The Pleasure of Wandering

Black and white photo of stacks in a library

Last Saturday morning, my husband asked if I wanted to drive to a nearby town and have breakfast.  I glanced at my to-do list and replied that I had too much on my plate for the weekend and would rather just stay home and start on my chores.

One of those tasks was to replace a perpetually leaking tire on my car, so at about 11:00 AM, we drove together to the tire shop.  By the time we left, I needed to eat something (pregnancy hunger can be sudden and intense).  Rather than swinging through a fast food drive through lane, we decided to stop by a downtown coffee shop that we rarely visit.  Though they had healthier options, I indulged in a delicious cinnamon roll and a chai latte.

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Quote of the Week

Ink sketch of dancing woman

“‘Crazy-busy’ is a great armor, it’s a great way for numbing. What a lot of us do is that we stay so busy, and so out in front of our life, that the truth of how we’re feeling and what we really need can’t catch up with us.”

–Brene Brown, quoted in the Washington Post

The Gifts of Imperfection: Let Go of Who You Think You’re Supposed to Be

I Thought It Was Just Me (But It Isn’t): Making the Journey from “What Will People Think?” To “I Am Enough”


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Rethinking Regret

Black and white profile photo of the author sitting on a porch in Kauai
Photo by Emilios

This week, Hidden Brain, one of my favorite podcasts-slash-public-radio-programs, explored the topic of regret with a researcher and head of an academic “regret lab.”  The program discussed the various positive and negative consequences of regret.

I think I’ve reached a point in my life when I’m able to put most of my regrets to rest.  Yes, there are opportunities I missed, chances I wish I’d taken, different paths I could have chosen, and times I acted selfishly or treated others poorly.  The last category is, of course, the hardest to get over, because it’s regret combined with guilt.  But we can’t undo what we’ve done in the past, and at some point we have to forgive ourselves and commit to behaving better in the future, now that we know better.

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End-of-Life Lessons From My Dad

Photo of the author as a toddler, dressed for church, with her dad crouched next to her, steadying her as she walks
Dad and me, circa 1987

When I was a kid, my dad was what today we might call my lead parent.  My mom was involved in my life too, but she often worked 60 hours a week and sometimes had to travel for work.  My dad’s work day ended at 3:00, and he had a little more flexibility in terms of taking time off, so he was the one who picked me up from day care, took me to my first day of kindergarten, and attended school events.  I spent a good bit of time with him when I was young, and he taught me many of life’s essential early lessons.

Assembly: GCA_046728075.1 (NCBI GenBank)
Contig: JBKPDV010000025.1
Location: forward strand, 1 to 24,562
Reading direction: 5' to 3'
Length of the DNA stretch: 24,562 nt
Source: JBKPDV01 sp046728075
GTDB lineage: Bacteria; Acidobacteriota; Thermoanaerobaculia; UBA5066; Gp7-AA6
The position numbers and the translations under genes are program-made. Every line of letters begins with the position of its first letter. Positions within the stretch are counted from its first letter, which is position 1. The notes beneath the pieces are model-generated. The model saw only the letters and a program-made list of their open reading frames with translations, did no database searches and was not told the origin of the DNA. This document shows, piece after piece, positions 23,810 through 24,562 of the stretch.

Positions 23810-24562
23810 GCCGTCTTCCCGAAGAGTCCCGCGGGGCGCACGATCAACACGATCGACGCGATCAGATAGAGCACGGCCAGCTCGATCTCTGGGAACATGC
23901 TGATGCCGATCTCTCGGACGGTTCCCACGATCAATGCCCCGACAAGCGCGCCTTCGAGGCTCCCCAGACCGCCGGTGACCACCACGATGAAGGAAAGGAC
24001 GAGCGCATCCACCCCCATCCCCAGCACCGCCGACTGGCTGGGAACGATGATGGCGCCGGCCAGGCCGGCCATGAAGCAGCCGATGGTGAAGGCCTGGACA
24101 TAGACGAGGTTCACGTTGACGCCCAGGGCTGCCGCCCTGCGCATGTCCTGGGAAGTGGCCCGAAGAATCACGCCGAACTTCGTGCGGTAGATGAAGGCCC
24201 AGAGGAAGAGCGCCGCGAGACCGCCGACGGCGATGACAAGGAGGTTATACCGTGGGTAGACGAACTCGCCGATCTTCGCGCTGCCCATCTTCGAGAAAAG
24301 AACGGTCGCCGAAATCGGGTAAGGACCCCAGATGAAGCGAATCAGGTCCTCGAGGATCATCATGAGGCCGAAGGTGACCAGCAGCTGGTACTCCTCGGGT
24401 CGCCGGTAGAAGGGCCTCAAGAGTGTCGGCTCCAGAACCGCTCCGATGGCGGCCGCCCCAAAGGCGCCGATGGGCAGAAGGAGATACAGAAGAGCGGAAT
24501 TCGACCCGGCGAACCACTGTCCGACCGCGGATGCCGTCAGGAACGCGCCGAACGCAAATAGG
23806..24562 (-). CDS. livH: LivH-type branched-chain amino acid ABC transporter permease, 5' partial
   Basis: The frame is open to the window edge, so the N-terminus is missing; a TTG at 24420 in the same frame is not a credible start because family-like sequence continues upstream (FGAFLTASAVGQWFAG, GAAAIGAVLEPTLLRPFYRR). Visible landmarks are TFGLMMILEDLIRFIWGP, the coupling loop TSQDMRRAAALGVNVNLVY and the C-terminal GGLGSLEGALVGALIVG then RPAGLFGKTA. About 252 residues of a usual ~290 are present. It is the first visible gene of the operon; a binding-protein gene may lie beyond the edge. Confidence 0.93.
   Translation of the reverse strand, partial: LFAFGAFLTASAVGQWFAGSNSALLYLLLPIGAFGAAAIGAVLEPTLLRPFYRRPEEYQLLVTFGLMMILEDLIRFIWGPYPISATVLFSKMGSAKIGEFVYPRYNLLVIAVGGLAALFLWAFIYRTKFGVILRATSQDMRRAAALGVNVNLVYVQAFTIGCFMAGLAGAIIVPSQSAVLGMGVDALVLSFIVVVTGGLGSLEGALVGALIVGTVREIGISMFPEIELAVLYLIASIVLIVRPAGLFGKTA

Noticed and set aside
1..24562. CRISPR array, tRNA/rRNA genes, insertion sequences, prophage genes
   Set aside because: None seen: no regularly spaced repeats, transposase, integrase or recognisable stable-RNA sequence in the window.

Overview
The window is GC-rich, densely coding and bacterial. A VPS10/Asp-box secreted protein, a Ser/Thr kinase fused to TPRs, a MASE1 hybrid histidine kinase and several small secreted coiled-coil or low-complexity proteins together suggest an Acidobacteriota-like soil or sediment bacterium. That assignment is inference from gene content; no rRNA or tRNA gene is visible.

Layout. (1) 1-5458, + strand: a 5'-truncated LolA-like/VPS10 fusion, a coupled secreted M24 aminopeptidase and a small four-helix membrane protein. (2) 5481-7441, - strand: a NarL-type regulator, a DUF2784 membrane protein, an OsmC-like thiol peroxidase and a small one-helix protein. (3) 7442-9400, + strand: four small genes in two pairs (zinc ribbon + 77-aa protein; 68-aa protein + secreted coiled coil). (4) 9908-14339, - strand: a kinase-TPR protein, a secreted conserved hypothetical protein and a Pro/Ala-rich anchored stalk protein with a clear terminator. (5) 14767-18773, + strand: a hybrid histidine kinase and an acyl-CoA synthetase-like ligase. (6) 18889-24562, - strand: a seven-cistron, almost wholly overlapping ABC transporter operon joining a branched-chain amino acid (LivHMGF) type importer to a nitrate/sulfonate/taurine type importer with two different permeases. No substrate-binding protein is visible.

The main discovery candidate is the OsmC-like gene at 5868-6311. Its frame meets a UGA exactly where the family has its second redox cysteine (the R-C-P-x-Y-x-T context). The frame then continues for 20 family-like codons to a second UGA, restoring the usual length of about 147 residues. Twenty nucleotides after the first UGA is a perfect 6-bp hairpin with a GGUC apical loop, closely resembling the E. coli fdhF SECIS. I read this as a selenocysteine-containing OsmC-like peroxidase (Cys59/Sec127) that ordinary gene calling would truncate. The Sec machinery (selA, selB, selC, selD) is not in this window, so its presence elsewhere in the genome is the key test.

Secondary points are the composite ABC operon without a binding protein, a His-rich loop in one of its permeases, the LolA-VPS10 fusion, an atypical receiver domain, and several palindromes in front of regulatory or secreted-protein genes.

I sometimes took my dad for granted in my adolescent years, as teens often do.  He went through some hard times and battled some demons, and I didn’t always understand or appreciate him.  When I was in 11th grade, and again during my first year of college, he was hospitalized with serious health issues.  These brushes with death transformed my dad and my relationship with him, and I’m especially grateful for the person he became and the times we spent together over the past 15 years.

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Quote of the Week

“Finish each day and be done with it. You have done what you could. Some blunders and absurdities no doubt crept in; forget them as soon as you can. Tomorrow is a new day. You shall begin it serenely and with too high a spirit to be encumbered with your old nonsense.”

-Ralph Waldo Emerson

Find Emerson’s Essays at your local bookstore

Mug available from AlexisScottDesigns on Etsy

Pink and blue sunset over a suburban street

What I’m Doing to Increase my Focus and Decrease Distractions

A vibrantly colored abstract painting
Joy, 2014. For details or to purchase, please contact Alexis.

Lately, I’ve been trying to grow my attention span.  I get distracted easily, and having the internet at an arm’s length most of the day does not help.  But to be as productive as possible in my job, and to enter flow states and do good creative work, I need to be able to focus on one task for an extended period of time.

Like many people today, I’m a chronic multitasker.  In my free time, you’ll rarely find me doing just one thing.  I’m talking on the phone while driving, listening to an audiobook while gardening, watching a TV show while cooking, texting a friend while listening to a podcast while putting away laundry.  Though always doing two (or more) things at once may make me feel more productive, I know that it reduces the amount of attention I’m devoting to each activity.  I think multitasking too much can lead me to feel less calm, too.  My brain sometimes needs silence, and the chance to devote itself to just one thing.  So I’m making a conscious effort to do more unitasking (also known as monotasking).

It isn’t an easy change to make, and I frequently slip back into bad habits. I wrote down some rules for myself, and I review them regularly to help me stay on track. Here are a few things I’m doing to try to minimize distractions and increase my focus.

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